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NeuroethicsDefining the issues in theory, practice, and policy$
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Judy Illes

Print publication date: 2004

Print ISBN-13: 9780198567219

Published to Oxford Scholarship Online: September 2009

DOI: 10.1093/acprof:oso/9780198567219.001.0001

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Transcranial magnetic stimulation and the human brain: an ethical evaluation

Transcranial magnetic stimulation and the human brain: an ethical evaluation

Chapter:
(p.201) Chapter 14 Transcranial magnetic stimulation and the human brain: an ethical evaluation
Source:
Neuroethics
Author(s):

Megan S. Steven

Alvaro Pascual-Leone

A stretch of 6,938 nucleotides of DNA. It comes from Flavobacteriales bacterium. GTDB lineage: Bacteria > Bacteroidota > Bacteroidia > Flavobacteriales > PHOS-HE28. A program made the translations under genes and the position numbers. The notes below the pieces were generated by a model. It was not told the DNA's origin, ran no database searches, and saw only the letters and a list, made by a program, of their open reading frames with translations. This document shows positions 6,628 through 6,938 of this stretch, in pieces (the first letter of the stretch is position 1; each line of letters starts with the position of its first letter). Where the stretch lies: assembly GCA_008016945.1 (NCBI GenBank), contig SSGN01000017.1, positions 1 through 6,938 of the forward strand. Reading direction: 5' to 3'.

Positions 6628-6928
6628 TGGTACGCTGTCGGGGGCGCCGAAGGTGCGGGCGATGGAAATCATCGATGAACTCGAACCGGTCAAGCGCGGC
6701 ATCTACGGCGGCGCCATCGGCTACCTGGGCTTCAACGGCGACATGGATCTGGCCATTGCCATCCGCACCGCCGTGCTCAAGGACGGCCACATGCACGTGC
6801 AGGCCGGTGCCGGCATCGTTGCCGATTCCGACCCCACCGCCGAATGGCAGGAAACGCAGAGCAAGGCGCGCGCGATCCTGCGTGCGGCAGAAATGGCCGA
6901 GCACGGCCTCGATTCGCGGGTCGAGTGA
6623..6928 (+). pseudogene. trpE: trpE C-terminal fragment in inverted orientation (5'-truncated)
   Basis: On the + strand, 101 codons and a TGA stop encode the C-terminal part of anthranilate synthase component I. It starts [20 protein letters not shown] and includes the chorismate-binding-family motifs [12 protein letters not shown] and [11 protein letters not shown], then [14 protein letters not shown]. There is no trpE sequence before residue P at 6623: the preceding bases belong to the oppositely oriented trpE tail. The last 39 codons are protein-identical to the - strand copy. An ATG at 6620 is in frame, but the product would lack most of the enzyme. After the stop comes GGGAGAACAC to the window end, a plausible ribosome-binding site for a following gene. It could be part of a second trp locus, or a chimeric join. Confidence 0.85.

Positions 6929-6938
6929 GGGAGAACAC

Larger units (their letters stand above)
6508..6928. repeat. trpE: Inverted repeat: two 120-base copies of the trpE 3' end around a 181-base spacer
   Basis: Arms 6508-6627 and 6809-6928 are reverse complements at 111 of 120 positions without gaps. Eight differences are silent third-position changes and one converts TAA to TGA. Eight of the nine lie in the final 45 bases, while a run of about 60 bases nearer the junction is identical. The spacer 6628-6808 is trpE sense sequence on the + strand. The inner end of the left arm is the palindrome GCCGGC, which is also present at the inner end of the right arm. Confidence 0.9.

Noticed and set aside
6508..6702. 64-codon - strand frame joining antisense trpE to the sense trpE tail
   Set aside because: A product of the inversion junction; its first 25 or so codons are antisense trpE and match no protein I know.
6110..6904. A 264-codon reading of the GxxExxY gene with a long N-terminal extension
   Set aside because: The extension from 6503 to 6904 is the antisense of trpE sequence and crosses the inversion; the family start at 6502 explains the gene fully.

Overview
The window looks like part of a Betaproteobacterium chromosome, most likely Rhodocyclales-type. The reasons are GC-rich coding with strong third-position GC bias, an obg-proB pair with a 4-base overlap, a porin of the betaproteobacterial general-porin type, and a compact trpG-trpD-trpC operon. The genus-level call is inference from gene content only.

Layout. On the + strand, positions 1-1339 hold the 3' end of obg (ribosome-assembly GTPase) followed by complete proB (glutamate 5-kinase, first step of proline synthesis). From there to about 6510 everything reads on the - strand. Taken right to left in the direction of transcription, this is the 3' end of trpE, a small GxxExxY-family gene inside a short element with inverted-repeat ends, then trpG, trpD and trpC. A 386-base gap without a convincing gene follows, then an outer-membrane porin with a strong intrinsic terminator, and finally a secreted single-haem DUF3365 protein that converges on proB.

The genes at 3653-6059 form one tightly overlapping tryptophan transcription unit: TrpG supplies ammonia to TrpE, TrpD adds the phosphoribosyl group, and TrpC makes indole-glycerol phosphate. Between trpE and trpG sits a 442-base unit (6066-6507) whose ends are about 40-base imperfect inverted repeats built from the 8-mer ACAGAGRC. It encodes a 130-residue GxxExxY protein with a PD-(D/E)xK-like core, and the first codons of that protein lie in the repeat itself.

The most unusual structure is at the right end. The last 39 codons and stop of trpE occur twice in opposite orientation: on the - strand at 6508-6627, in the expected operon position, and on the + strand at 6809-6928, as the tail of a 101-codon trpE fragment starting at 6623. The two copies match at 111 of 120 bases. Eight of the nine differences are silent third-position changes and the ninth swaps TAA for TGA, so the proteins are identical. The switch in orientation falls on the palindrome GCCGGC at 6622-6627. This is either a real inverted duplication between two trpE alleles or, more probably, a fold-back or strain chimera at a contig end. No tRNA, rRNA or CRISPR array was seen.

Publisher:
Oxford University Press
DOI:10.1093/acprof:oso/9780198567219.003.0014

Transcranial magnetic stimulation (TMS) is a neuroscientific technique that induces an electric current in the brain via application of a localized magnetic field pulse. The pulse penetrates the scalp and skull non-invasively and, depending on the parameters of stimulation, facilitates or depresses the local neuronal response with effects that can be transient or long lasting. While the mechanisms by which TMS acts remain largely unknown, the behavioral effects of the stimulation are reproducible and, in some cases, are highly beneficial. This chapter reviews the technique in detail and discusses safety as the paramount ethics issue for TMS. It further examines the ethical arguments for and against neuroenhancement with TMS and how the framework for acceptable practice must differ for patient and non-patient populations.

Keywords:   TMS, neuroscience, brain stimulation, ethics

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